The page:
Grand Canyon National Park during a thunderstorm, Arizona
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Forecasting power. World Meteorological Day
Did you check the weather forecast today? Does it look like rain? Will it turn colder? What's the outlook for the weekend? These questions may seem commonplace, even mundane, but the answers can be of crucial importance. Given our reliance on weather prediction, let's tip the rain hat to the world's weather experts on World Meteorological Day, celebrated each March 23 by the United Nation's World Meteorological Organization (WMO).
The 2022 theme for World Meteorological Day is 'Early Warning and Early Action. Hydrometeorological and Climate Information for Disaster Risk Reduction.' That's a mouthful, but it essentially boils down to the importance of predicting high-precipitation weather events and mitigating or preventing the damage caused by them.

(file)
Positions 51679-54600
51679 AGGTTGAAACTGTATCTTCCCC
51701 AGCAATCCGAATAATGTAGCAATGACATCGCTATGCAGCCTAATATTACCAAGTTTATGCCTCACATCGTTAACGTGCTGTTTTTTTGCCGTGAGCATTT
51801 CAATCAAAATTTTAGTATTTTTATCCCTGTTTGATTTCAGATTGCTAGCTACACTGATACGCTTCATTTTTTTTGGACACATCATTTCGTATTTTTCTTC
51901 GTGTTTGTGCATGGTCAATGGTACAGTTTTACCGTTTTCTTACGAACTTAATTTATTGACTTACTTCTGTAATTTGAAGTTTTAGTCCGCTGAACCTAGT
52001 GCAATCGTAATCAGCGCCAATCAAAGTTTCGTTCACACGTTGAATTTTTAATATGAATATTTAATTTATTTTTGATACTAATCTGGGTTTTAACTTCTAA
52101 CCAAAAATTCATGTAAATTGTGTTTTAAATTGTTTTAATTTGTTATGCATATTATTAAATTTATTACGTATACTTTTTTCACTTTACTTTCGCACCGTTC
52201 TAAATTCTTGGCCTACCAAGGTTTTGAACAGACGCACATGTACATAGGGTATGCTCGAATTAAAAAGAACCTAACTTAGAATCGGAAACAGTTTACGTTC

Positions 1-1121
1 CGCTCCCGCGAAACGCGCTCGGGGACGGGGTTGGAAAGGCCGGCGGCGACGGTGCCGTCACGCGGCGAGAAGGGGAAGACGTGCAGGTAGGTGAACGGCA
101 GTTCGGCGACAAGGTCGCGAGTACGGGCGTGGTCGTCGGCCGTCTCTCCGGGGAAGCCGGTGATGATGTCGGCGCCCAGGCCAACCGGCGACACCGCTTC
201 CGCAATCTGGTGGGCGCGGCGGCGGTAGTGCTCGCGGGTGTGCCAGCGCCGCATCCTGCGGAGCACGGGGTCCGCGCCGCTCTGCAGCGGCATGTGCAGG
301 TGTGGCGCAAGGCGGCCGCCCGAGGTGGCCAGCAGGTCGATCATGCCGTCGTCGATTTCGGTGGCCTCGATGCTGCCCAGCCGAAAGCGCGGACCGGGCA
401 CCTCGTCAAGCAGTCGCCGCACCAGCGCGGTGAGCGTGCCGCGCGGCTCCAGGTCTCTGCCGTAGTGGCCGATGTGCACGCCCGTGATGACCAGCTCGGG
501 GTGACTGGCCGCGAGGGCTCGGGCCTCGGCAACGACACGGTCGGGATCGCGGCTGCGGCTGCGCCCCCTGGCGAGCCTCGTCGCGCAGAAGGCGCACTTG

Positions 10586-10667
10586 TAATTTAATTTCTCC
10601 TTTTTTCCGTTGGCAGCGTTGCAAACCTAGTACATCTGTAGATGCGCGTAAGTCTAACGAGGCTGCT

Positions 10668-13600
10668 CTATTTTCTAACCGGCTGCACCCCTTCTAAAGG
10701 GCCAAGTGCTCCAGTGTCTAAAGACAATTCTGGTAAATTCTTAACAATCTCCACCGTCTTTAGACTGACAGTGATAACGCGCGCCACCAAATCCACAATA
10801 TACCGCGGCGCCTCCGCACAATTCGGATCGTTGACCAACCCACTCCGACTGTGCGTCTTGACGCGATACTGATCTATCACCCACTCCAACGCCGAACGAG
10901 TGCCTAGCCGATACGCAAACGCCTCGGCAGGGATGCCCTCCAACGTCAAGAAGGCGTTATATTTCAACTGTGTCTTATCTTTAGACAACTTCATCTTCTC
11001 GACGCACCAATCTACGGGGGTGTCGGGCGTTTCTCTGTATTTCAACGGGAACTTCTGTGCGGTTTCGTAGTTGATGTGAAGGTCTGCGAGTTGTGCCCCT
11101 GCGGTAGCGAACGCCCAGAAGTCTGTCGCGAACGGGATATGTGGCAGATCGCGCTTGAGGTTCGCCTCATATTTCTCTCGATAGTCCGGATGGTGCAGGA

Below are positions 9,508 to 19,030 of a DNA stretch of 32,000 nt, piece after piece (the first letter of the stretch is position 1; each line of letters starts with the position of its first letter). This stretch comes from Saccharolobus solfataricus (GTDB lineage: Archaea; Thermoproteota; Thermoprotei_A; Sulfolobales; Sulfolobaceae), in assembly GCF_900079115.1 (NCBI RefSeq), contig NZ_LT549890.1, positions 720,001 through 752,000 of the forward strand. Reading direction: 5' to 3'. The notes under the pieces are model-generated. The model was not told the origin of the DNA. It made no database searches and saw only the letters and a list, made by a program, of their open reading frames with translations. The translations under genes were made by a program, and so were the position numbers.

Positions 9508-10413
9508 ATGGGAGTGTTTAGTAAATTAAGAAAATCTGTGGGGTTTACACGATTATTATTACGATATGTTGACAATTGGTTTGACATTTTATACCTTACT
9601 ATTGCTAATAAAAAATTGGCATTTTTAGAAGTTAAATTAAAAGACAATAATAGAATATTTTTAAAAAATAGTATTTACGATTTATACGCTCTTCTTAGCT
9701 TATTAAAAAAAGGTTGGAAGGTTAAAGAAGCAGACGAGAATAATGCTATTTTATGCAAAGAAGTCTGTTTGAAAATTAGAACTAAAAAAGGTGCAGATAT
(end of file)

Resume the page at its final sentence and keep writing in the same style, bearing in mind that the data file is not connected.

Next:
Worldwide, floods cause more than $40 billion in damage each year. They're the most common type of natural disaster. In the United States flash floods claim more lives than tornadoes, hurricanes, or lightning. But with accurate predictions and appropriate warning systems, people living in an area likely to flood can know the severity of upcoming threats and plan accordingly. Thanks to the study of hydrometeorology, forecasts can predict the impact days and even weeks in advance. Long-term projections can even give an idea of what's coming several months from now. And we thought that weather app was just to tell us whether we'll need an umbrella.